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GE machinist connects classroom learning to career experiences

sixth grade students pose on desks for a class photo with a machinist

A General Electric machinist helped sixth grade students make connections between the classroom and real life during a recent visit to Fonda-Fultonville Middle School.

machinist points to a digital map in front of a sixth grade classroomNicholas Costello, the father of sixth grader Payton Wallett, visited teacher Laura Hayes-Bowles’ class on Friday, Oct. 26. Hayes-Bowles invited parents to visit her classroom to talk about how energy is part of their life at work or at home. Students are learning about energy, both renewable and nonrenewable sources, as a part of the sixth grade science curriculum.

“The visit by Mr. Costello was informative, useful and enriched the class content,” Hayes-Bowles said.

As a machinist with welding background, Costello travels around the world to fix various forms of power generation equipment. He has worked most recently in Chile, as well as Saudi Arabia, Qatar, Brazil and Spain. He has also worked across the United States, including Nebraska, Alabama, Connecticut, Arizona, North Dakota and Florida.

Costello used a science textbook to explain how a turbine works to create energy. He showed a picture of the large turbine blades that he worked on while he was in Chile a few weeks ago. He also talked about various forms of energy and how they are used across the world:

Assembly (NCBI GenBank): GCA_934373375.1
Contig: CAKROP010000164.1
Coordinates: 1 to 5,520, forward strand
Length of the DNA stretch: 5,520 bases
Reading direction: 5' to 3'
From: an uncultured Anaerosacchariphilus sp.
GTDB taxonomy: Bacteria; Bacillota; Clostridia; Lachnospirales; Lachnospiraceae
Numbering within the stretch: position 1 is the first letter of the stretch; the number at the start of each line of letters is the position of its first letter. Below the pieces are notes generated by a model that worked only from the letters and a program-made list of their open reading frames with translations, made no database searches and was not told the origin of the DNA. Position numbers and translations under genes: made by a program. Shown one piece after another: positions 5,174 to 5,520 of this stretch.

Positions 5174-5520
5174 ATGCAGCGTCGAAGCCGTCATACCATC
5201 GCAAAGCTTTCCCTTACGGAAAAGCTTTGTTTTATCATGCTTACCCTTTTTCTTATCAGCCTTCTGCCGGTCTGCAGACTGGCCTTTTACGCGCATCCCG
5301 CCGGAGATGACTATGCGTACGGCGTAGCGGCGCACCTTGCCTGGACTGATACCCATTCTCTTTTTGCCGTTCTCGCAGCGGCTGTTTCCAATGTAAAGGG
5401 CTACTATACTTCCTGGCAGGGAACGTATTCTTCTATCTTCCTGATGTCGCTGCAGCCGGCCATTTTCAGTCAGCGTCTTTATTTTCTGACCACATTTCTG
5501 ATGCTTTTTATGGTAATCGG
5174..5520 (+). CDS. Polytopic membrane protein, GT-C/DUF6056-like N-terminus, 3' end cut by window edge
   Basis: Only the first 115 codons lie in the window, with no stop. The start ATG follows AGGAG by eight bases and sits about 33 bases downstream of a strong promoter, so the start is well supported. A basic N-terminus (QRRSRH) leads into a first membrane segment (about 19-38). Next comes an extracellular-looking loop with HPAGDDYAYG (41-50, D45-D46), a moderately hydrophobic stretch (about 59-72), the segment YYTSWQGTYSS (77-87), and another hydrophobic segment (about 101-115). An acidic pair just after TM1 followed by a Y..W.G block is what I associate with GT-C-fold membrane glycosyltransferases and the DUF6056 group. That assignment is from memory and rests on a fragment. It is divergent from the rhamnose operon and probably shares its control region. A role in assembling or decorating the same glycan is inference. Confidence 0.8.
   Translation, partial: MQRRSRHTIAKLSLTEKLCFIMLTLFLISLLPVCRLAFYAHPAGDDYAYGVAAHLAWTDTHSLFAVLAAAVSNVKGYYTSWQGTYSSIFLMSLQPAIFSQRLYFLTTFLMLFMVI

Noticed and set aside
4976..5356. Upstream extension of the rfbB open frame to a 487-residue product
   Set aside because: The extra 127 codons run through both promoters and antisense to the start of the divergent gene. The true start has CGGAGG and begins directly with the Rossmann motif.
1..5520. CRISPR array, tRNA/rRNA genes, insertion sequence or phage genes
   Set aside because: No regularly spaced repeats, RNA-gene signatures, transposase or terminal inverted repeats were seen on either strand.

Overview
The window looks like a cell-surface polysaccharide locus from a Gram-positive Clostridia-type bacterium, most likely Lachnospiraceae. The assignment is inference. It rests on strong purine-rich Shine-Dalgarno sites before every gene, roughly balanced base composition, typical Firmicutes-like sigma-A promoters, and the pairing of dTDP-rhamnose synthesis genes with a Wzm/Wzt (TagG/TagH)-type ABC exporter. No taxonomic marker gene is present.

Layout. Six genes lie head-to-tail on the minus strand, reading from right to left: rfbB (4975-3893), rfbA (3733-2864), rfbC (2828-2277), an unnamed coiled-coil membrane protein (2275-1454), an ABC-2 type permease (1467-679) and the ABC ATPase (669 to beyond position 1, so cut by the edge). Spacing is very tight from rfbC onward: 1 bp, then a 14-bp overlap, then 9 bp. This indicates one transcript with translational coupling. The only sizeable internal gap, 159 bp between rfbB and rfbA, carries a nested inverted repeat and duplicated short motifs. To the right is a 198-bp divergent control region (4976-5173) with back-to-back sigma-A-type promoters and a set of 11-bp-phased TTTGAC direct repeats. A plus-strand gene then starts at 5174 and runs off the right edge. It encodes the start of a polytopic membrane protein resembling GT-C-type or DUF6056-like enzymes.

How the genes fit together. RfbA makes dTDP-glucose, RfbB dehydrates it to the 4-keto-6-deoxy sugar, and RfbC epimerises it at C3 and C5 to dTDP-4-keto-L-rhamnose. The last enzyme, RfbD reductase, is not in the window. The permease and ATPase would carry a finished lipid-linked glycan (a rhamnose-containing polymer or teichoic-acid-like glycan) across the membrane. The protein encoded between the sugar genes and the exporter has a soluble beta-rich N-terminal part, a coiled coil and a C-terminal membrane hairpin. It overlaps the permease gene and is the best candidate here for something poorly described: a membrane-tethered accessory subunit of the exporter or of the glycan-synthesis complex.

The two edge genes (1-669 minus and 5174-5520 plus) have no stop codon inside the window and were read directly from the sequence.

• China and Russia produce a lot of hydroelectricity, whereas Spain is proud of its solar energy production.
  • To the surprise of some people, nuclear energy is generally safe and is a clean source of energy.
  • In Chile, homes have solar water heaters on their rooftops.
  • The state of Texas is the only state not connected to the electrical grid with any of the other continental U.S. states. Other states produce their own electricity and keep it within their states.

Costello told students that his favorite place to work was Muscle Shoals, Ala., because of the town’s uniqueness and close proximity to the Tennessee River for fishing. He mentioned how different the culture is in Saudi Arabia.

“Students loved learning about Mr. Costello’s travel experiences as they related to his job,” Hayes-Bowles said.